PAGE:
What is a Containment Cable and Why Did My Home Inspector Write This Up?

This photograph may not look like much, but it represents one of the stark realities of home inspection.

Home inspectors are constantly calling out safety items in our home inspection reports and of the millions of repair items called out over the years, most are unlikely to ever hurt, injure, or kill. The reality is, many home inspection findings are low-probability findings that come with high risk consequencesJust a few examples include: 

  • Missing GFCI protection for electrical circuits – could result in electrocution and even death
  • Missing graspable handrails for stairs – could result in an injury or death from a fall. Don’t believe me. Google “stair accidents in America.”
  • The fire separation in your garage – this could buy enough time for fire fighters to respond to a garage fire and this could save your entire house.
  • A missing discharge tube for a water heater relief valve – water heaters can become explosive and literally shoot through your roof and knock a house to the ground.

While many clients of home inspectors appreciate this level of detail and attention to modern safety standards, I have received my share of eye rolls over the years for pointing out a low probability high risk type finding. This can become exhausting, but home inspectors must remain vigilant. You never know when one of these small silly items could injure or kill. This leads to the wake-up call I had the other day on a home inspection.

Even Low-Probability Events Happen

If I just did a handful of home inspections in my career, it would be likely that the safety items noted in my report would never hurt anyone. However, when you factor in thousands of inspections and the millions of people who live in homes, these accidents will eventually happen and this photo illustrates how important it is that home inspectors remain vigilant despite the frequent eye rolls.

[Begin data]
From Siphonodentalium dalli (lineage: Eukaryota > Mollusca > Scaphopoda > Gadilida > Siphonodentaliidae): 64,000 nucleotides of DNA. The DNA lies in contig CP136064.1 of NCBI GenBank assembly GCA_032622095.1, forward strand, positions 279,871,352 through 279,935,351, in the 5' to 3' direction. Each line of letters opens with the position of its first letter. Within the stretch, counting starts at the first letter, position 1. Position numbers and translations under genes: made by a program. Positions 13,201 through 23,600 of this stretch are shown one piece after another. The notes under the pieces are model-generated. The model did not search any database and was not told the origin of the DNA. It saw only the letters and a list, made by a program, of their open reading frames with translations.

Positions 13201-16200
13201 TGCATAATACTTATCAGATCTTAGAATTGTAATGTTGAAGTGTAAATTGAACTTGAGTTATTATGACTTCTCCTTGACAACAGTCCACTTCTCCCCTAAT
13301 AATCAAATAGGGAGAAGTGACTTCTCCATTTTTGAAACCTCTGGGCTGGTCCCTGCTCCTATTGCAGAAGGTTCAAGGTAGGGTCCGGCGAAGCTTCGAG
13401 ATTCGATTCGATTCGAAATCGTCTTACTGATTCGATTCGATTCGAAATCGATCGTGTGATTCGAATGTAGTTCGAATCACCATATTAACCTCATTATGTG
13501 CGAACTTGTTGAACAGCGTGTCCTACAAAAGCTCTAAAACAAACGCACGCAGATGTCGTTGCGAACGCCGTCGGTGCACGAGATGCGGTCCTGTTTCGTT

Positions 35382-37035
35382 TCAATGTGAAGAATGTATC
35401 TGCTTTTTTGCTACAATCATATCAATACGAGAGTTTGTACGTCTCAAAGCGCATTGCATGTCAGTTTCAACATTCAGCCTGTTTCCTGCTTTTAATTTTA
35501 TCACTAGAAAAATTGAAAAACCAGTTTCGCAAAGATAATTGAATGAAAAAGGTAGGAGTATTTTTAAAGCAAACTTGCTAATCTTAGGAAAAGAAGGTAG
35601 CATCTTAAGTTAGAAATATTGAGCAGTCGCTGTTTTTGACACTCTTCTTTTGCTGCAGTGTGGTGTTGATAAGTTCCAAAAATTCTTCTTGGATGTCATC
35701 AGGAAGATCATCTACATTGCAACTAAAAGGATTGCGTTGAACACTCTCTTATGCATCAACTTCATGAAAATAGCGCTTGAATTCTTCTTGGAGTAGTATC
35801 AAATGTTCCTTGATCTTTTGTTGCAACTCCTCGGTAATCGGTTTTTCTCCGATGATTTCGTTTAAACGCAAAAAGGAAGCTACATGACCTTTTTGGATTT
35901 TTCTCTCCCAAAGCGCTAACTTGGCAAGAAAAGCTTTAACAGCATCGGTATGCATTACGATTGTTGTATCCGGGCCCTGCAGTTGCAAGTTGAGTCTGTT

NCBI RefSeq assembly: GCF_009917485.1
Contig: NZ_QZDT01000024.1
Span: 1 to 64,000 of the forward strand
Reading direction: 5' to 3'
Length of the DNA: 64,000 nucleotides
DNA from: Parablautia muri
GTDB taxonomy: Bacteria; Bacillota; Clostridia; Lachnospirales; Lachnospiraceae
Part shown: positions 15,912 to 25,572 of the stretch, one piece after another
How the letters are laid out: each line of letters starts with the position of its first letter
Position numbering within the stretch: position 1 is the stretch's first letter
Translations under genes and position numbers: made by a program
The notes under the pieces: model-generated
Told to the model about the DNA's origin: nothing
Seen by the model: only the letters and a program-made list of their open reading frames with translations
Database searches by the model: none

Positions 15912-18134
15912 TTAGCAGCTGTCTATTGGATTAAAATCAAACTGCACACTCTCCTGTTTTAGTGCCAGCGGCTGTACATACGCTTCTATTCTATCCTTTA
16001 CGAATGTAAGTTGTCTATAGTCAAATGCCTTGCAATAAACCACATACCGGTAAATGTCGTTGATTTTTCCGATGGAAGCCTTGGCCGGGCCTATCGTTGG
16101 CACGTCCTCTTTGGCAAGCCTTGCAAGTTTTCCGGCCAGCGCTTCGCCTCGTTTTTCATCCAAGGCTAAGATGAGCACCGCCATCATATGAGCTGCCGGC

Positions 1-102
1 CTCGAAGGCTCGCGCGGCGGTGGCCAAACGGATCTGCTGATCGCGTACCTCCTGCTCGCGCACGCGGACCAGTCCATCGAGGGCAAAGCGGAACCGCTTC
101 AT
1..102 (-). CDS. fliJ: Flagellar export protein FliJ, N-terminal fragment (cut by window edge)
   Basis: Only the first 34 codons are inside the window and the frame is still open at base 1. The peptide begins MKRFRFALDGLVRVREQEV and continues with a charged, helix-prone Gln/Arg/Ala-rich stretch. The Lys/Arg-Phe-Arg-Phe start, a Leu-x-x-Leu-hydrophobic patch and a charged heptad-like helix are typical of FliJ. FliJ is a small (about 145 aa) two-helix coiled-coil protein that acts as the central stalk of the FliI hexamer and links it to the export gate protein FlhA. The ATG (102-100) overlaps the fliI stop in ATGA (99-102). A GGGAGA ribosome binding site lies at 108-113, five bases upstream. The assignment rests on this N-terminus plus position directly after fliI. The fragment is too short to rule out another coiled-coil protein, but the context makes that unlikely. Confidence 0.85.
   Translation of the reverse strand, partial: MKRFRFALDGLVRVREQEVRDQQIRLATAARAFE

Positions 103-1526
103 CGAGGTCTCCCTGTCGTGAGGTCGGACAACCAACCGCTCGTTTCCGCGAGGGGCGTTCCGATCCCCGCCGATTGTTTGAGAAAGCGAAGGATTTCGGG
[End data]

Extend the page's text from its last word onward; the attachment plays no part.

This photo shows a solid wood occupant door between the garage and the house. What happened at one time is that the spring for the overhead garage door broke and shot across the room and hit this door hard enough to leave a dented imprint of the spring as well as a deep gouge. This was located basically at head height.

Needless to say, if someone had been standing there it would not have felt good. It could have easily injured or killed the owner of this home.

Keep Your Family Safe

To prevent this from happening, we install containment cables in our garage door springs now. Containment cables are wire cables that run inside the spring and prevent the spring from shooting across the garage. These simple safety devices can save your life.

Not all garage doors employ a spring system such as the one shown below. But if you have springs such as these on your overhead doors, consider installing containment cables. They are inexpensive and a great modern safety feature that can keep you and your family and other guests in your home safe.